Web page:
Middle school students hit with dose of reality

By ALLEN LAMAN
alaman@dcherald.com

JASPER — Seventh-graders from two Jasper schools paid for cars, took vacations, and lived like they were in their 20s during a financial simulation exercise held at Jasper Middle School on Friday.

But fun as it may be to have the big house or the fancy clothes, participants were served a dose of reality when they learned the hard truth of how expensive bills and amenities actually cost.

“They find out the ups and downs of living like an adult and paying in the real world,” said Michelle Brown, who is a Jasper Middle School social studies teacher and the school’s social studies coordinator. Brown and fellow social studies teacher Wes Moser organized the event, as well as JMS parent-teacher-student organization volunteer coordinator Brooke Lampert.

Participants from JMS and Holy Trinity Catholic School both attended the event in the Jasper Middle School gymnasium. They had a monthly budget, and it was their job to spend it. Prior to engaging in the “Reality Store” activity, students researched and selected jobs they were interested in having in the future.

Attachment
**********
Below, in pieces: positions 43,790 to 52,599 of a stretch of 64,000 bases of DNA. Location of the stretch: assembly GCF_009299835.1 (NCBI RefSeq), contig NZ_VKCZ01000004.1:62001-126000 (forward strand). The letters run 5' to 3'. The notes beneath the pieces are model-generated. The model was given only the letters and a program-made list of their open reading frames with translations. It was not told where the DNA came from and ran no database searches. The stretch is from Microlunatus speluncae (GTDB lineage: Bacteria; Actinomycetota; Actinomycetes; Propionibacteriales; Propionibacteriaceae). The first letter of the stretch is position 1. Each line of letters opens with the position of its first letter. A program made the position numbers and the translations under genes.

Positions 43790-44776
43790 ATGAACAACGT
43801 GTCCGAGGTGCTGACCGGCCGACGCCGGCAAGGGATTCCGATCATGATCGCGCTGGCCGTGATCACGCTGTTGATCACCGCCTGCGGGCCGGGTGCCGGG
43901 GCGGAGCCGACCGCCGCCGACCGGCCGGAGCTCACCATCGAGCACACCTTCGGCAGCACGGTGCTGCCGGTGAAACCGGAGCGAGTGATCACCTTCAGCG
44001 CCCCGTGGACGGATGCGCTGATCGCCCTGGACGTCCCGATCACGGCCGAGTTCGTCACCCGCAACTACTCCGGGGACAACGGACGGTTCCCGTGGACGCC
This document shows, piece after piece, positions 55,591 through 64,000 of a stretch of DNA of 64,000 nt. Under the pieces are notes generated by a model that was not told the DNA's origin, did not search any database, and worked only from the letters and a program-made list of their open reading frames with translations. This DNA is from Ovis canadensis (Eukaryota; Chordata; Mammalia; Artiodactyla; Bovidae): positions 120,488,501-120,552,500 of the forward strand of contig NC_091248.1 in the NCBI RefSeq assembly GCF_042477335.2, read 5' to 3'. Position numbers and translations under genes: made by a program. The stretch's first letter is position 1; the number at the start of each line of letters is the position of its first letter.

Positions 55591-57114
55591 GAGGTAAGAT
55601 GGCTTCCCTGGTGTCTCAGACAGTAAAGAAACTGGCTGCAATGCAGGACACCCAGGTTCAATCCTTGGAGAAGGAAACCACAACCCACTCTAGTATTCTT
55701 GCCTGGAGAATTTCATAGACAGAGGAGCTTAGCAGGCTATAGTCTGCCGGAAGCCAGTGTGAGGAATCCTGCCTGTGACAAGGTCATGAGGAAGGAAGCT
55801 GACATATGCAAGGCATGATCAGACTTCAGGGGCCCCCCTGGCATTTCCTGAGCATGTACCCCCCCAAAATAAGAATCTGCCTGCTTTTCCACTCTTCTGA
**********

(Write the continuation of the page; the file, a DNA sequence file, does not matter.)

They started off the day by receiving a paycheck, and then cycled through about 15 stations set up in the Jasper Middle School gymnasium that chipped away at their pocketbooks. Some of these stops included the dreaded, necessary expenses their parents are all too familiar with, including a utilities booth, insurance station and grocery stop. Fun stations for luxuries like pets and entertainment also filled in the loop.

For youth unfamiliar with the cost of living, seeing how much rent and other payments would actually run them caused some to raise their eyebrows.

“That was kind of surprising,” said Joseph Arena, a seventh-grade JMS student who worked participated in the exercise. One of his biggest takeaways from the event was that he should always have an emergency fund of money stashed away.

“Life’s unexpected is going to happen,” he said. “I don’t know, I’ll probably get ran over by a car or break a bone. Who knows what can happen. I need to always have some sort of money left over.”

Some kids ended the day in the red, while others boasted that they made it out with money to spare.

Today, the students reflected on their Reality Store experiences and discussed why doing well in school and matching the type of career they pursue to the kind of lifestyle is important for them to consider when planning ahead. In addition to that, Lampert said that hopefully the kids have a higher appreciation for what their parents do for them.

“I don’t want them to just pick the job that makes them the most money so they can buy the fancy cars and go on the vacations,” Lampert said. “I also want them to realize that you can make it work, you just have to budget.”




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